Basic DC Circuits Analysis and Theory

Discussion in 'Electronics Homework Help' started by jkele, Nov 21, 2010.

  1. jkele

    jkele

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    Hello All,

    Trying to get my head around some theory to prepare for my catch up exam on electronics stuff. Anyway, i have attached an image since in circuit analysis we assume that the voltage is the same everywhere in a wire (before we reach a circuit element), this should imply that both the Va are at the same voltage right? Lets say its 4V, hence the potential difference between these two points is 0 right? So we have no electric force therefore shouldn't there be no current flow? - However doesn't this contradict the meaning of short circuit which says that if the voltage between two points is 0 then a lot of current flows.

    To summarize the question - If two points in a wire are at the same voltage then the difference between them is 0 and this is a short circuit which causes a lot of current to flow however if we have 0V between two points then we have no electric force hence no current flows?

    All help is appreciated.
     

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    jkele, Nov 21, 2010
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  2. jkele

    barathbushan VIP Member

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    Untitled.png

    THINK ABOUT YOUR CONCEPT OF SHORT CIRCUIT AGAIN !!

    HINT: current chooses the least resistive path (R=0) , just apply ohms law
     
    Last edited: Nov 21, 2010
    barathbushan, Nov 21, 2010
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  3. jkele

    barathbushan VIP Member

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    PUZZLE : OK lets think of potential energy in terms of physics , in a horizontal pipe , containing water , the water doesn't flow if left freely , since the pipe is horizontal [a.k.a same potential between the two ends] , now if you connect a water pump or motor , you can circulate the water , but even now the ends of pipe are at same potential , "BUT THE WATER FLOWS" , HOW ???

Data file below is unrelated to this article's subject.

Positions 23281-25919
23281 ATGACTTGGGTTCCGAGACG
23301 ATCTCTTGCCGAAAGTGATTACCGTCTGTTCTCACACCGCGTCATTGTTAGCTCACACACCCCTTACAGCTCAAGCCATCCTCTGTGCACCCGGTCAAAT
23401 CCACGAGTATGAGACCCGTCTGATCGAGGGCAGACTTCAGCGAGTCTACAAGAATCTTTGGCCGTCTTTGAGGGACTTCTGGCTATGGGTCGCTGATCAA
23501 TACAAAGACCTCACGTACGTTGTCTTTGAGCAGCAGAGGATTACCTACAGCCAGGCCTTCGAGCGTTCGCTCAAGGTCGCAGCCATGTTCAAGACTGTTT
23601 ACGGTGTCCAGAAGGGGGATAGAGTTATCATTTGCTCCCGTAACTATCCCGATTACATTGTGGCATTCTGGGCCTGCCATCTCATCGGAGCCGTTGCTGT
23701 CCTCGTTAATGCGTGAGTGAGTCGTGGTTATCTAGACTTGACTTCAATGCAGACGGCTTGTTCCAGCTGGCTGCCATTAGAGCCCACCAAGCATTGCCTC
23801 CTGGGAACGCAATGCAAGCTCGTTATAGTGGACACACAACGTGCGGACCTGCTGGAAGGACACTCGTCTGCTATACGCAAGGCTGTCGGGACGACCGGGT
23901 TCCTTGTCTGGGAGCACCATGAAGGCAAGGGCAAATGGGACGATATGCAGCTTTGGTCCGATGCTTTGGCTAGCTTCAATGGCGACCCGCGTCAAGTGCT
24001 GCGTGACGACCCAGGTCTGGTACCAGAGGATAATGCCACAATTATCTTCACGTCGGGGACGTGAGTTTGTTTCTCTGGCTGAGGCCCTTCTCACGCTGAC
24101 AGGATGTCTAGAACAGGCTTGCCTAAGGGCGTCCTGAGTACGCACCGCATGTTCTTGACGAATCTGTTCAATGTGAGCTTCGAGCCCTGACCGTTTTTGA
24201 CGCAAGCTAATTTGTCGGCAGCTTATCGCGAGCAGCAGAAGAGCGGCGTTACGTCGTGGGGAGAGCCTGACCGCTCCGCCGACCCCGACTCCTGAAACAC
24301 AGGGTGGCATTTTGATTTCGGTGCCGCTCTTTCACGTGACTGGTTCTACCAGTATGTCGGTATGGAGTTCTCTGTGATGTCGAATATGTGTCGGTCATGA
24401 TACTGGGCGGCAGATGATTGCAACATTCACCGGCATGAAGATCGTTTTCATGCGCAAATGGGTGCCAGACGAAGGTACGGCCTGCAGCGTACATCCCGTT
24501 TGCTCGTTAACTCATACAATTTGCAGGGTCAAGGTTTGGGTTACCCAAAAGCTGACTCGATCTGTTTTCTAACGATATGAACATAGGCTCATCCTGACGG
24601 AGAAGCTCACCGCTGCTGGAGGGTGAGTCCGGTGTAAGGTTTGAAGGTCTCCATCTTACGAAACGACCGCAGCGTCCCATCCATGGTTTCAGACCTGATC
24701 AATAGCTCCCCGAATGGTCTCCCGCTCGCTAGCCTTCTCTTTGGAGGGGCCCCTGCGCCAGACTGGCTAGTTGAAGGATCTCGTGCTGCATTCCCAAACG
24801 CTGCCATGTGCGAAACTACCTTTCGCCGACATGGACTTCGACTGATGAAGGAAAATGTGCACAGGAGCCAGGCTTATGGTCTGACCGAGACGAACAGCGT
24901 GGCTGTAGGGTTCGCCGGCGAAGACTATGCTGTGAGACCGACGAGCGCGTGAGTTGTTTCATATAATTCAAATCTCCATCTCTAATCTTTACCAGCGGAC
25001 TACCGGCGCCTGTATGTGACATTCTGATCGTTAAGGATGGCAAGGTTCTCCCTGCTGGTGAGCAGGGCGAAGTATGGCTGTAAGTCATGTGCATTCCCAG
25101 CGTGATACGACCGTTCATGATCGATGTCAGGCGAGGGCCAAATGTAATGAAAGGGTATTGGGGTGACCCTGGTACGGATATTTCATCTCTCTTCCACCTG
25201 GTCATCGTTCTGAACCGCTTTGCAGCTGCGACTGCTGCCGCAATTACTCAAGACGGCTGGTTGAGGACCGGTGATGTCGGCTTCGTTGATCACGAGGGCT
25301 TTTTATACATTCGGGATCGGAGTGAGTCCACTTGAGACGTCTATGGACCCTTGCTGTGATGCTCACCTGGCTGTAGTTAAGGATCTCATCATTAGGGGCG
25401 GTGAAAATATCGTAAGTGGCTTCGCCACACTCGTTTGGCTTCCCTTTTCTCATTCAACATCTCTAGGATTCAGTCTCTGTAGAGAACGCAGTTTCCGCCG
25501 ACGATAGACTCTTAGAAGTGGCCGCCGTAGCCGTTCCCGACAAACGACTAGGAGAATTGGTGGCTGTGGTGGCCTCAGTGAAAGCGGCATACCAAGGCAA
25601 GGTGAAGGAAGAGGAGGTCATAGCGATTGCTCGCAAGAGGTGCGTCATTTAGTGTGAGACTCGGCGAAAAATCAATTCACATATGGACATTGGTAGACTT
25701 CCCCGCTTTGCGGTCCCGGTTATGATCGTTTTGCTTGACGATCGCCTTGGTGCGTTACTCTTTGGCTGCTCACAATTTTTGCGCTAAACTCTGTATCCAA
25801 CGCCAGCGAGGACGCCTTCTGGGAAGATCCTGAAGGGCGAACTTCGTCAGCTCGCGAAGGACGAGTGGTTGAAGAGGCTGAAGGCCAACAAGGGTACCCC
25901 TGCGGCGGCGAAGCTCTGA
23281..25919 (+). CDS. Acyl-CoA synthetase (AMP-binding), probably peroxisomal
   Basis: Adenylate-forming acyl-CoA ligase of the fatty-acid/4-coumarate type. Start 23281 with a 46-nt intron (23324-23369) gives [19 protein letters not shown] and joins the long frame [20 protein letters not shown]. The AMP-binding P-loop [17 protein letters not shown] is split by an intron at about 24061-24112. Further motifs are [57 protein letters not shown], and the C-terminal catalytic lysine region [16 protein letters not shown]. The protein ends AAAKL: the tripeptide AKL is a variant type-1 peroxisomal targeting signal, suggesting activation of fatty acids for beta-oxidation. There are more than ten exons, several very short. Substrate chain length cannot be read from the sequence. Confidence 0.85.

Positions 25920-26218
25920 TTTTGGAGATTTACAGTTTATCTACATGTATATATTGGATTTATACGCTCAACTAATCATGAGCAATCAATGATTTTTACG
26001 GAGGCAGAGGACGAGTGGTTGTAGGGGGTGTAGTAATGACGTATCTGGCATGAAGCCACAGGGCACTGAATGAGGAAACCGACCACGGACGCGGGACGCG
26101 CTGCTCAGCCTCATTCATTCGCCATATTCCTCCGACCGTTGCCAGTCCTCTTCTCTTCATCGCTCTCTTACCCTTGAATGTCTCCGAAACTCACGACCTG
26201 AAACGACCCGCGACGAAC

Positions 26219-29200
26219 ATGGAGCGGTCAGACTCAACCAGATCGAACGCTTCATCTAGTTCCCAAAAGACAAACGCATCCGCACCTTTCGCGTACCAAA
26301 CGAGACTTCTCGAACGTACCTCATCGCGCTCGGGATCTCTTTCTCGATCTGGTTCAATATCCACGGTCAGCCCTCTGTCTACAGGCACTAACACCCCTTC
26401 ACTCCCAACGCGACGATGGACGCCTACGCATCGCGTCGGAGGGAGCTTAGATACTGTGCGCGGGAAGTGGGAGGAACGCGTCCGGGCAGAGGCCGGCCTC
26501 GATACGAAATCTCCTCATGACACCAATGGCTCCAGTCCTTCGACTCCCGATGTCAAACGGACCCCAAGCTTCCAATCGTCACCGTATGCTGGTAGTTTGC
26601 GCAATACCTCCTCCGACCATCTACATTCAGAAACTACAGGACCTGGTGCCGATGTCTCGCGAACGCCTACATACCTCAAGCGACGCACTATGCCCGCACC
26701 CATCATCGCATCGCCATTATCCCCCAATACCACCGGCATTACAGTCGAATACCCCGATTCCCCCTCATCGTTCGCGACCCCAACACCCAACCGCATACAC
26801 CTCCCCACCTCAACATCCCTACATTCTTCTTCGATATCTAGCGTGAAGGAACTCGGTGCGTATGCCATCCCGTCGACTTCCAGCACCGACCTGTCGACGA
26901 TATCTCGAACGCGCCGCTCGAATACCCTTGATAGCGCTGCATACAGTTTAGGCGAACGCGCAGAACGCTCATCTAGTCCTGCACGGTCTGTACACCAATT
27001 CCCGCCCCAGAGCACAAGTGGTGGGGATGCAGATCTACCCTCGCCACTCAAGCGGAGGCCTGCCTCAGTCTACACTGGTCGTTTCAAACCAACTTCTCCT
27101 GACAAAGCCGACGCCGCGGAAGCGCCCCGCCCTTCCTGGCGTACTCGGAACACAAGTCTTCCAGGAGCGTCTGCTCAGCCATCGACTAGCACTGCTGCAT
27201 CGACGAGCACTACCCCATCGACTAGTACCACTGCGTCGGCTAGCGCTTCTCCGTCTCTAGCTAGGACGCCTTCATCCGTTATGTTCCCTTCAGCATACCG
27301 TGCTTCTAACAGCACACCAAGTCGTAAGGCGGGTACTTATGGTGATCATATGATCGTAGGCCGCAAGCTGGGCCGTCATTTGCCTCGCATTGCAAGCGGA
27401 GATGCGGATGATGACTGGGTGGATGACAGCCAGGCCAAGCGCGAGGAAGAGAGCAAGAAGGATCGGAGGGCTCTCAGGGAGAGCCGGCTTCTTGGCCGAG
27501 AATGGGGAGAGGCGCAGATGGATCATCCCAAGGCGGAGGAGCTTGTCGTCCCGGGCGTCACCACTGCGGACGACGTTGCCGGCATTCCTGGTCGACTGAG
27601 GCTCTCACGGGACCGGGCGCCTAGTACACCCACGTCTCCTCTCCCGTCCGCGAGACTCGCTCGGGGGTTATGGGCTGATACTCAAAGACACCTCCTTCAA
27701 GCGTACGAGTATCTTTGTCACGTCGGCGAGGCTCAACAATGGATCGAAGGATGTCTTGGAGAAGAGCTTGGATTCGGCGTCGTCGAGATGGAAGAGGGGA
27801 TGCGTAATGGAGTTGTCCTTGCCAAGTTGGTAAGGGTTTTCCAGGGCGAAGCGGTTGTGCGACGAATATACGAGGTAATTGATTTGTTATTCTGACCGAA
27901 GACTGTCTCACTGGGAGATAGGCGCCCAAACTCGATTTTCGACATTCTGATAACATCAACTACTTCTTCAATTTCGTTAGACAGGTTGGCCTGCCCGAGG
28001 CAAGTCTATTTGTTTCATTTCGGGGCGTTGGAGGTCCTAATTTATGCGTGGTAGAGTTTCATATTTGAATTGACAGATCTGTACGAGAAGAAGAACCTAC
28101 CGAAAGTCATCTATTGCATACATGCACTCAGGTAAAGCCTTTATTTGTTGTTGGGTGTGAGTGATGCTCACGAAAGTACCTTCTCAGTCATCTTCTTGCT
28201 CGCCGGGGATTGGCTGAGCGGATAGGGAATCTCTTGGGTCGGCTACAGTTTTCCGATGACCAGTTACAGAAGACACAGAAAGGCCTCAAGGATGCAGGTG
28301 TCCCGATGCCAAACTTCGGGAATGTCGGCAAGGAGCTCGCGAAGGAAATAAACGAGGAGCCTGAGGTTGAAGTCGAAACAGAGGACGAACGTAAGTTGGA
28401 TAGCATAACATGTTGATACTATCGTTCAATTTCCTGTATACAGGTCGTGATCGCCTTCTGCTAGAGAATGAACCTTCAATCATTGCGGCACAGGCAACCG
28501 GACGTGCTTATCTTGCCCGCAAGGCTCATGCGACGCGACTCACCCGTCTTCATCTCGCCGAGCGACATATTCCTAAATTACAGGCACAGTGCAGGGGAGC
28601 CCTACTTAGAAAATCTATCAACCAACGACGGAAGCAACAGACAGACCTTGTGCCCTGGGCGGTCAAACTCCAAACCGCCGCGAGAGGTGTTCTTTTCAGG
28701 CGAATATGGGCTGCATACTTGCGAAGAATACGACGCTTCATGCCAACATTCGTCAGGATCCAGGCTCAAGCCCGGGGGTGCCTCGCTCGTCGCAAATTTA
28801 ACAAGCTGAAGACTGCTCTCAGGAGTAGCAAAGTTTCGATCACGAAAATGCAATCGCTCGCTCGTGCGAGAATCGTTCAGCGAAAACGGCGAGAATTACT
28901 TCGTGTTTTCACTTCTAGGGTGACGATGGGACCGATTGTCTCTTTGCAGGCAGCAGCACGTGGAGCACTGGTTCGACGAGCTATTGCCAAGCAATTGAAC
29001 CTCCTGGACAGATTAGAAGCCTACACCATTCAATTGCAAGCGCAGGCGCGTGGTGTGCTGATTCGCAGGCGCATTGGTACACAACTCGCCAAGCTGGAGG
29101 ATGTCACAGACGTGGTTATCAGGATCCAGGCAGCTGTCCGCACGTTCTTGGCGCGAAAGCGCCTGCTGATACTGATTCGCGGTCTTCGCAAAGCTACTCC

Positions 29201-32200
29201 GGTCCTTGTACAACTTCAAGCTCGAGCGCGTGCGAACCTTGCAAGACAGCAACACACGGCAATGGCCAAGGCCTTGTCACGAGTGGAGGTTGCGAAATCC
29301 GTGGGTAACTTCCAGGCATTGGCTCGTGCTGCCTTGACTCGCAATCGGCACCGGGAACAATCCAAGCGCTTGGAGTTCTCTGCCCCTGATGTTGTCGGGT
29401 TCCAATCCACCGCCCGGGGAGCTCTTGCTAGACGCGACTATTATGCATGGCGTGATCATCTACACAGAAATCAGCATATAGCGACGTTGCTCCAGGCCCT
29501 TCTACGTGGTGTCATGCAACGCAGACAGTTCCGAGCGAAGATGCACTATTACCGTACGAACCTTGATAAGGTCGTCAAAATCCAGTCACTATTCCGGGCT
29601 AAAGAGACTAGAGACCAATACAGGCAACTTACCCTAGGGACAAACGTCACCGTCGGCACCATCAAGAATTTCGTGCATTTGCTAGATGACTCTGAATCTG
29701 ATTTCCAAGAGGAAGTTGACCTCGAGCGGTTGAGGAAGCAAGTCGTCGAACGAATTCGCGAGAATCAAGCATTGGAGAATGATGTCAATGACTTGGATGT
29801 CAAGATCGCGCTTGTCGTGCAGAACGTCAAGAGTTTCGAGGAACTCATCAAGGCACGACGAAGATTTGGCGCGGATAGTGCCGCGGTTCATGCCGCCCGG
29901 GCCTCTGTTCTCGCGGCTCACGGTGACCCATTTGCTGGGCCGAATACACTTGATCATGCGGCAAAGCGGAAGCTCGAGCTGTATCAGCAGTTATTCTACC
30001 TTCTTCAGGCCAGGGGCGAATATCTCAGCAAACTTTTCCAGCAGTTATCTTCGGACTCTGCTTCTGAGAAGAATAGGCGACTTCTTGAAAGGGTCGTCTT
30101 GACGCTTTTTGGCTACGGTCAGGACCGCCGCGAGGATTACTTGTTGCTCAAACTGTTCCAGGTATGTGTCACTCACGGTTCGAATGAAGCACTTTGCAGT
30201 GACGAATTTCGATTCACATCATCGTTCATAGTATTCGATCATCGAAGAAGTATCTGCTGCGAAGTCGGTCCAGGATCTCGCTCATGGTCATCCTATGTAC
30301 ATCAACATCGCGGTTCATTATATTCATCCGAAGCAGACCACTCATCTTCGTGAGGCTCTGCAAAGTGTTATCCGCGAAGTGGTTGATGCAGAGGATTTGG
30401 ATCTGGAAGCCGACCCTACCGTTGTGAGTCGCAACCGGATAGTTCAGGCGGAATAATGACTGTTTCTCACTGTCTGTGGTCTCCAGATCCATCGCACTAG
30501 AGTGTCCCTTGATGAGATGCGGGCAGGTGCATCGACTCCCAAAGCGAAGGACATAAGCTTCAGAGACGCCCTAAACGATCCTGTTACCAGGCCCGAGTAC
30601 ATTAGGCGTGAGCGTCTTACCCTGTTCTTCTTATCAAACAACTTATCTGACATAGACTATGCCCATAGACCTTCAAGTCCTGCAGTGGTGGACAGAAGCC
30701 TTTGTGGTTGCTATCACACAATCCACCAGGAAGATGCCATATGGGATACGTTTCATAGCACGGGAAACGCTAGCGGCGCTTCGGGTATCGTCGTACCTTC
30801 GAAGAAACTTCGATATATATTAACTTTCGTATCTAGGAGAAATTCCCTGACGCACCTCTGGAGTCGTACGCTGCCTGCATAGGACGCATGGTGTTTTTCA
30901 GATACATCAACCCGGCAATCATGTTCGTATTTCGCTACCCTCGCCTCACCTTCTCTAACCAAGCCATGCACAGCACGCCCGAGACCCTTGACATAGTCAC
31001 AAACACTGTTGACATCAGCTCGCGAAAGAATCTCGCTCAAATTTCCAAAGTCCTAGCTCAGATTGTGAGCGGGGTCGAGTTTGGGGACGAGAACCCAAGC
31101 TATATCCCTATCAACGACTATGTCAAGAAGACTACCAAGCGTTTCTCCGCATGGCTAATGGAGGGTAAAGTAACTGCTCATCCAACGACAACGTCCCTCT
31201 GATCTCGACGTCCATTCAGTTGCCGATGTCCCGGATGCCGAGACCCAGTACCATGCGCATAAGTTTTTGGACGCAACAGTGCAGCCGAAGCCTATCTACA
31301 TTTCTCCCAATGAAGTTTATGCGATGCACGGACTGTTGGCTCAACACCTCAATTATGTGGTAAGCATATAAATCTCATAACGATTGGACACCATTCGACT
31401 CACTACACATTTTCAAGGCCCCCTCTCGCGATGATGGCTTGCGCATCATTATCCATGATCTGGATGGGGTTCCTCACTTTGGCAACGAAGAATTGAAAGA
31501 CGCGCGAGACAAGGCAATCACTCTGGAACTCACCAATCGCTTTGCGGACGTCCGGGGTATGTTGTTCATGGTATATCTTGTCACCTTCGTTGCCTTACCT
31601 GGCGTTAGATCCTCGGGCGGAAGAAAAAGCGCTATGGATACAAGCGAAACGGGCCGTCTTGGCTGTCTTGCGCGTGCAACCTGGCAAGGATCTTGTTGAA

THINK !!
     
    barathbushan, Nov 21, 2010
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  4. jkele

    (*steve*) ¡sǝpodᴉʇuɐ ǝɥʇ ɹɐǝɥd Moderator

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    You make a number of incorrect assumptions.

    Firstly you assume that the voltage will be the same at the points you refer to as Va and Va, and Vb and Vb. You make a series of errors here, since you reference those voltages to nothing. However, let me assure you that in this circuit, there WILL be a voltage drop across Va and Va, and Vb and Vb because wires have resistance. Practically speaking the resistance, and therefore the voltage drop is almost always too small to be concerned with, and for most purposes you can treat them as zero.

    Even if the wires had no resistance (or the 2 points Va were coincident), your assertion fails because the function for ohms law is undefined for R = 0 where you're attempting to find I.

    The easiest solution is to assume it's a series circuit with a known voltage across Vload, and determine the current from that. Because it's a series circuit, the currents in the other parts is easily calculated.
     
    (*steve*), Nov 21, 2010
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  5. jkele

    Laplace VIP Member

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    @jkele: "If two points in a wire are at the same voltage then the difference between them is 0 and this is a short circuit which causes a lot of current to flow however if we have 0V between two points then we have no electric force hence no current flows?"

    You ask the question as though the wire between two points is the whole circuit. But a circuit is a circle and the wire between two points is only part of the circle. Instead of thinking of the wire, you need to think of the other part of the circle, i.e., what is the Thevenin or Norton equivalent circuit for the other part of the circle.
     
    Laplace, Nov 21, 2010
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  6. jkele

    lechesa

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    Mr

    your analysis is correct jkele. but u jst misd a litle theory remember, any circuit element has some resistance. part of the wire btwn Va's has resistance whose its value is given by [ R= p(L/A) ]. do u remember ths relationship now?
     
    lechesa, Apr 27, 2011
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  7. jkele

    lechesa

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    your analysis is correct jkele. but u jst misd a litle theory remember, any circuit element has some resistance. part of the wire btwn Va's has resistance whose its value is given by [ R= p(L/A) ]. do u remember ths relationship now?
     
    lechesa, Apr 27, 2011
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